ARTS

Theater and live music in freefall

Dance is worst hit, says industry report, with no respite in sight

An image from one of the shows at this year's IDN dance festival in Barcelona.
An image from one of the shows at this year's IDN dance festival in Barcelona.

Let's not beat about the bush: the situation is desperate. According to the latest edition of the SGAE royalties management organization's Anuario de las artes escénicas, musicales and audiovisuales (Annual report on the performing, musical and audiovisual arts), the whole of Spain's cultural goods and services industry is directionless and in freefall. And some sectors, such as dance, are plummeting to such a degree that they are at risk of "disappearing," in the words of Francisco Galindo, the secretary of the SGAE Foundation.

"The situation is difficult," says SGAE Foundation president Antonio Onetti. "We're talking about a year in which there has been a significant drop in all the industries related to culture, in many cases of around 10 percent, capping off a terrible five-year period in which we have lost 30 percent of the performing arts sector."

From the very first sentence, the tone of the report is revealing: "In 2012, for another year, declines are reported in all areas of the culture sector analyzed." What follows are 40 pages of bad news, broken down activity by activity. In theater, comparing the 2012 data with that of the year before, the drop was 10.44 percent: 9.8 percent in attendance and 8.32 percent in earnings. "Theater has declined in all the indicators that exist," says Onetti. The SGAE Foundation head is not even confident that the stimulus the government has given the sector in the 2014 budget will make a difference.

In cinema, the amount of showings has fallen 10.95 percent with a 13.51-percent decline in the number of moviegoers, though box-office takings have only dropped 1.82 percent as a result of an increase in ticket prices.

The possibility of dance disappearing in Spain is not an exaggeration"

There were 116,446 music concerts held in Spain last year, 4.3 percent fewer than in 2011, with 26 million attendees and earnings of 171.7 million euros in a sector that is being seriously affected by the decline in the number of bookings by the public sector as festivals close.

The number of people attending performing arts shows has fallen 31.4 percent in the last five years, while the amount of moviegoers has dropped 11 percent. The report says there has been a 27-percent fall in the number of performing arts performances since 2008.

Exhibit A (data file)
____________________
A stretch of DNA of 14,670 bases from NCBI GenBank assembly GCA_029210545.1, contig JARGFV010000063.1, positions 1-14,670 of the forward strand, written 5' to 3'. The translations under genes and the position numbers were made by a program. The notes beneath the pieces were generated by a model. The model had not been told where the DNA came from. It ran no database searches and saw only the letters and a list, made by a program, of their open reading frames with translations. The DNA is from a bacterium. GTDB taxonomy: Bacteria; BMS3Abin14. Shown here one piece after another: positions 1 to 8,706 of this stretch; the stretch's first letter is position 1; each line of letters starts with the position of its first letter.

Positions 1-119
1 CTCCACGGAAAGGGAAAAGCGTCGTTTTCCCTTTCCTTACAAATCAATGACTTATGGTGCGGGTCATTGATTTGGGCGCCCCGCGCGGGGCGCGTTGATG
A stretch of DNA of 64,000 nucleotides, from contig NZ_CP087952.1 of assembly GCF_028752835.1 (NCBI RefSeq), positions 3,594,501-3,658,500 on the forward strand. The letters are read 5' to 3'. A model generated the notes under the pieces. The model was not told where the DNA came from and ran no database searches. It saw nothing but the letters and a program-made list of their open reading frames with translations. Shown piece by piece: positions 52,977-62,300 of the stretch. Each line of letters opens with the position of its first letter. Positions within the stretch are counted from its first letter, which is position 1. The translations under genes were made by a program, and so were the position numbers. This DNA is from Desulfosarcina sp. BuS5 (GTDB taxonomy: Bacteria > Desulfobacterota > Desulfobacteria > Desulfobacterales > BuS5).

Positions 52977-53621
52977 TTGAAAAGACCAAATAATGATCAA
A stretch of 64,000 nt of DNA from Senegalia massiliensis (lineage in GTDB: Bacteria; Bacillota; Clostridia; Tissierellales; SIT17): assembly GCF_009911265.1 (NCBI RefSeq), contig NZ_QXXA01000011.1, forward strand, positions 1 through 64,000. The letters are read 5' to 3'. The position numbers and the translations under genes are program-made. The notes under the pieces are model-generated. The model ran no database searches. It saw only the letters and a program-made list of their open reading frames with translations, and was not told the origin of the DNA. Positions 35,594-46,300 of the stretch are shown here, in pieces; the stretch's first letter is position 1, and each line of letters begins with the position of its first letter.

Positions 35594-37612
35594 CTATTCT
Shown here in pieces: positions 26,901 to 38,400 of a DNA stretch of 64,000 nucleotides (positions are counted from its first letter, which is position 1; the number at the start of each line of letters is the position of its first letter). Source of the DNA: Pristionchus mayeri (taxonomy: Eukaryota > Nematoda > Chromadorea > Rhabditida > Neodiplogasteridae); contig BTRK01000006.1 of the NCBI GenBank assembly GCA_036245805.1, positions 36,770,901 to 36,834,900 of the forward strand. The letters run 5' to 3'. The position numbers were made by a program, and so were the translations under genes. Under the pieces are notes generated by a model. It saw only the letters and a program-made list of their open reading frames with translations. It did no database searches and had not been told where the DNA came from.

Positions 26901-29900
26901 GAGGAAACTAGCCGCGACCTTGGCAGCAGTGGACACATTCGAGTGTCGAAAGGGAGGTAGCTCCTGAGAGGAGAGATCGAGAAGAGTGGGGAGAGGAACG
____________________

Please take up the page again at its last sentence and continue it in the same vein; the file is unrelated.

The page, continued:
But as notable as they are, all these declines are a long way from the one suffered by the world of dance, which has seen a 43.41-percent fall in the number of performances. "As soon as you separate the activities that are usually the most minority ones, there is a real possibility of them disappearing. In the case of dance, it is not an exaggeration."

The report emphasizes that the accumulated decline of the last five years is of sizeable proportions and the negative trend is continuing. "The combined elements - which now seem structural - such as the drop in public sector budgets and the falls in the levels of audience income, seem to indicate that the trend will not change in the next few years."

The scene the report describes is one of a fish biting its own tail: income from the audience declines at the same time as the prices of cultural goods and services go up, in large part because of the huge increase in the value-added tax (VAT) rate on tickets introduced in September 2012. That drives down demand and the consequence is a decline in the number of shows available and all that this "entails for the professional fabric of the cultural sector." For the authors of the report, this proves that the culture industry in Spain is "surviving in an abandoned state and needs government policy."

The fact that the fall in cultural consumption is the result of a decline in people's purchasing power is clearly seen by the increase in consumption of free cultural options. Television and radio audiences are both up, says the report: in 2012 people watched an average 246 minutes of television a day compared with 239 minutes the year before, while the average amount of time spent listening to the radio rose from 110 to 114 minutes.

Onetti says the VAT hike has been "the final blow to the sector." This week, he appealed to "the conscience of a government that, among other things, has to confirm that the impact on the tax agency's level of income has been negative. Less was collected after the increase. The VAT [hike] is damaging for the industry and the users. If it has an effect on the price of tickets at a time of crisis, unemployment, loss of income... consumption is put off."

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